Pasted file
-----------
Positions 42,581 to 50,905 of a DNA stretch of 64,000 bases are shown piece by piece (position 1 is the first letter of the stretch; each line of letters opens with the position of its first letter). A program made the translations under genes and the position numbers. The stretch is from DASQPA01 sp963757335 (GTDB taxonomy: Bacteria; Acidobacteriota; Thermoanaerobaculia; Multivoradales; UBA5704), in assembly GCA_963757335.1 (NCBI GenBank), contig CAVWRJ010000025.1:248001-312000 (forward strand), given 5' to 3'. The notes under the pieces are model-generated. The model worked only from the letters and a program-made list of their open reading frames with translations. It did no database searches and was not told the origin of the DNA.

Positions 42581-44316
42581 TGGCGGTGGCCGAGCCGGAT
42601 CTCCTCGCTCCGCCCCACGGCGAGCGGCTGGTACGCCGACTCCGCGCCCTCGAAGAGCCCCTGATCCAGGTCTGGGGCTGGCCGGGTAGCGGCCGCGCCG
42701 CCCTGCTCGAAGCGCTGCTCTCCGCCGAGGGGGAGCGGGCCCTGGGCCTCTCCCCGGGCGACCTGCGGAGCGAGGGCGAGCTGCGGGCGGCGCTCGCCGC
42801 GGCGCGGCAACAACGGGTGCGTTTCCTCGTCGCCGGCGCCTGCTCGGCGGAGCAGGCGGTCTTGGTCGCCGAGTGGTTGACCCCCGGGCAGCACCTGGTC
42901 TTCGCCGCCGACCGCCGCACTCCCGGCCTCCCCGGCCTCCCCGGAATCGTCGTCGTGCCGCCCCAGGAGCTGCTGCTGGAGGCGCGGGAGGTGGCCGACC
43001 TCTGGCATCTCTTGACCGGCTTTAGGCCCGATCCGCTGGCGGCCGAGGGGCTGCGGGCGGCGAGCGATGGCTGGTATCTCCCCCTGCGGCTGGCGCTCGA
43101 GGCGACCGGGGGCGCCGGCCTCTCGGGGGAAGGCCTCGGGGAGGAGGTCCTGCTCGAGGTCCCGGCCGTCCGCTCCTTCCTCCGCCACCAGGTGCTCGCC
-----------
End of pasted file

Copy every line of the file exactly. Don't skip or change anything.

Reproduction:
Positions 42,581 to 50,905 of a DNA stretch of 64,000 bases are shown piece by piece (position 1 is the first letter of the stretch; each line of letters opens with the position of its first letter). A program made the translations under genes and the position numbers. The stretch is from DASQPA01 sp963757335 (GTDB taxonomy: Bacteria; Acidobacteriota; Thermoanaerobaculia; Multivoradales; UBA5704), in assembly GCA_963757335.1 (NCBI GenBank), contig CAVWRJ010000025.1:248001-312000 (forward strand), given 5' to 3'. The notes under the pieces are model-generated. The model worked only from the letters and a program-made list of their open reading frames with translations. It did no database searches and was not told the origin of the DNA.

Positions 42581-44316
42581 TGGCGGTGGCCGAGCCGGAT
42601 CTCCTCGCTCCGCCCCACGGCGAGCGGCTGGTACGCCGACTCCGCGCCCTCGAAGAGCCCCTGATCCAGGTCTGGGGCTGGCCGGGTAGCGGCCGCGCCG
42701 CCCTGCTCGAAGCGCTGCTCTCCGCCGAGGGGGAGCGGGCCCTGGGCCTCTCCCCGGGCGACCTGCGGAGCGAGGGCGAGCTGCGGGCGGCGCTCGCCGC
42801 GGCGCGGCAACAACGGGTGCGTTTCCTCGTCGCCGGCGCCTGCTCGGCGGAGCAGGCGGTCTTGGTCGCCGAGTGGTTGACCCCCGGGCAGCACCTGGTC
42901 TTCGCCGCCGACCGCCGCACTCCCGGCCTCCCCGGCCTCCCCGGAATCGTCGTCGTGCCGCCCCAGGAGCTGCTGCTGGAGGCGCGGGAGGTGGCCGACC
43001 TCTGGCATCTCTTGACCGGCTTTAGGCCCGATCCGCTGGCGGCCGAGGGGCTGCGGGCGGCGAGCGATGGCTGGTATCTCCCCCTGCGGCTGGCGCTCGA
43101 GGCGACCGGGGGCGCCGGCCTCTCGGGGGAAGGCCTCGGGGAGGAGGTCCTGCTCGAGGTCCCGGCCGTCCGCTCCTTCCTCCGCCACCAGGTGCTCGCC